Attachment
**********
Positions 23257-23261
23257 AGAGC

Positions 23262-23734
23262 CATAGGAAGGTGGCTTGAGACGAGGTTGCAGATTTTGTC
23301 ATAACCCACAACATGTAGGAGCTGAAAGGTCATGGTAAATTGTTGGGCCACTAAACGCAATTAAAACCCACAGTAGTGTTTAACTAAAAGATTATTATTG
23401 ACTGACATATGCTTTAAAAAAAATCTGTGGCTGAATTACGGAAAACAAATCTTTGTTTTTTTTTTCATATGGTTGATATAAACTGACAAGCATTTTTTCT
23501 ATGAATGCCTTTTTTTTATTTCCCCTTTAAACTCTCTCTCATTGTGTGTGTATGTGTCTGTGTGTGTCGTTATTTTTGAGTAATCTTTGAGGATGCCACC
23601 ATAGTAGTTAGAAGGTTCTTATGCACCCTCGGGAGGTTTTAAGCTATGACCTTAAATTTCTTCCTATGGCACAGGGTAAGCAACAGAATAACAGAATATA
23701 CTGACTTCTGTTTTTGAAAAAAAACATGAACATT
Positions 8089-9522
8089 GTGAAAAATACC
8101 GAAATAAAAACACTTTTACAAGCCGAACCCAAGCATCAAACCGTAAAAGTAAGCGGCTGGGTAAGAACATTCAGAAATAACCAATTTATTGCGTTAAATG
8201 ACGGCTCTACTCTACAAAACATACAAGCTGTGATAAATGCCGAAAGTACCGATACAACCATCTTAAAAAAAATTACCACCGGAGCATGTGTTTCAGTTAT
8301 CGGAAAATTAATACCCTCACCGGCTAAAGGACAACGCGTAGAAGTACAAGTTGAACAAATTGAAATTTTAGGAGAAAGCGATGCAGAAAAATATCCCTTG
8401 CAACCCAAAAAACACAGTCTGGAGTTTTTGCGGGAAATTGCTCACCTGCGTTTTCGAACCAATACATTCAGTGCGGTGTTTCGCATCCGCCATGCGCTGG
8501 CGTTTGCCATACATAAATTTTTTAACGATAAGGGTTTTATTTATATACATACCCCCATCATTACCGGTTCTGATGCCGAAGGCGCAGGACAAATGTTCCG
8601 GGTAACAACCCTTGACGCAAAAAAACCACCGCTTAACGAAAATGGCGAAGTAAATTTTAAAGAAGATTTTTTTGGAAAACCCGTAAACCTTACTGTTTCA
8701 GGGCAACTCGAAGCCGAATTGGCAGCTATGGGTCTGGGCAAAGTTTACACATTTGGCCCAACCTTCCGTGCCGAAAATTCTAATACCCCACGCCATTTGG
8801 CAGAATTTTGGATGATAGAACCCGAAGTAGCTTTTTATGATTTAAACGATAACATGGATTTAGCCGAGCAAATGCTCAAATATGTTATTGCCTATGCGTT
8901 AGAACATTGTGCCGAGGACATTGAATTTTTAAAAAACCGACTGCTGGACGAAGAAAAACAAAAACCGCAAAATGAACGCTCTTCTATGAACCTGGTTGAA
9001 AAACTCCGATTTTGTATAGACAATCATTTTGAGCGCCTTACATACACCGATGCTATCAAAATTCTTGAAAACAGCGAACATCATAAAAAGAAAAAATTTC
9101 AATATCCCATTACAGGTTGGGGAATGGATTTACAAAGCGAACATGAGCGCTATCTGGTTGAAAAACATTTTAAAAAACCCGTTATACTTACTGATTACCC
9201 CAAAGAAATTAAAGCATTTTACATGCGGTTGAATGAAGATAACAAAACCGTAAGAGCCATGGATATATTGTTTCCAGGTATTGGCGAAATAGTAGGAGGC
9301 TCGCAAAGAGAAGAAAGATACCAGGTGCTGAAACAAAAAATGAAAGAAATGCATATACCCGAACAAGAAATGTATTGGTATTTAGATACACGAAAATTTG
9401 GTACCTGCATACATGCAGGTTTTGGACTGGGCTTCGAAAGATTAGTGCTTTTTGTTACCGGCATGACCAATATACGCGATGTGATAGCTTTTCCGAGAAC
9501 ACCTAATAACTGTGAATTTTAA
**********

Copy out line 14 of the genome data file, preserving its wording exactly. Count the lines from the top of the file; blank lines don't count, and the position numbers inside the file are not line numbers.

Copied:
8301 CGGAAAATTAATACCCTCACCGGCTAAAGGACAACGCGTAGAAGTACAAGTTGAACAAATTGAAATTTTAGGAGAAAGCGATGCAGAAAAATATCCCTTG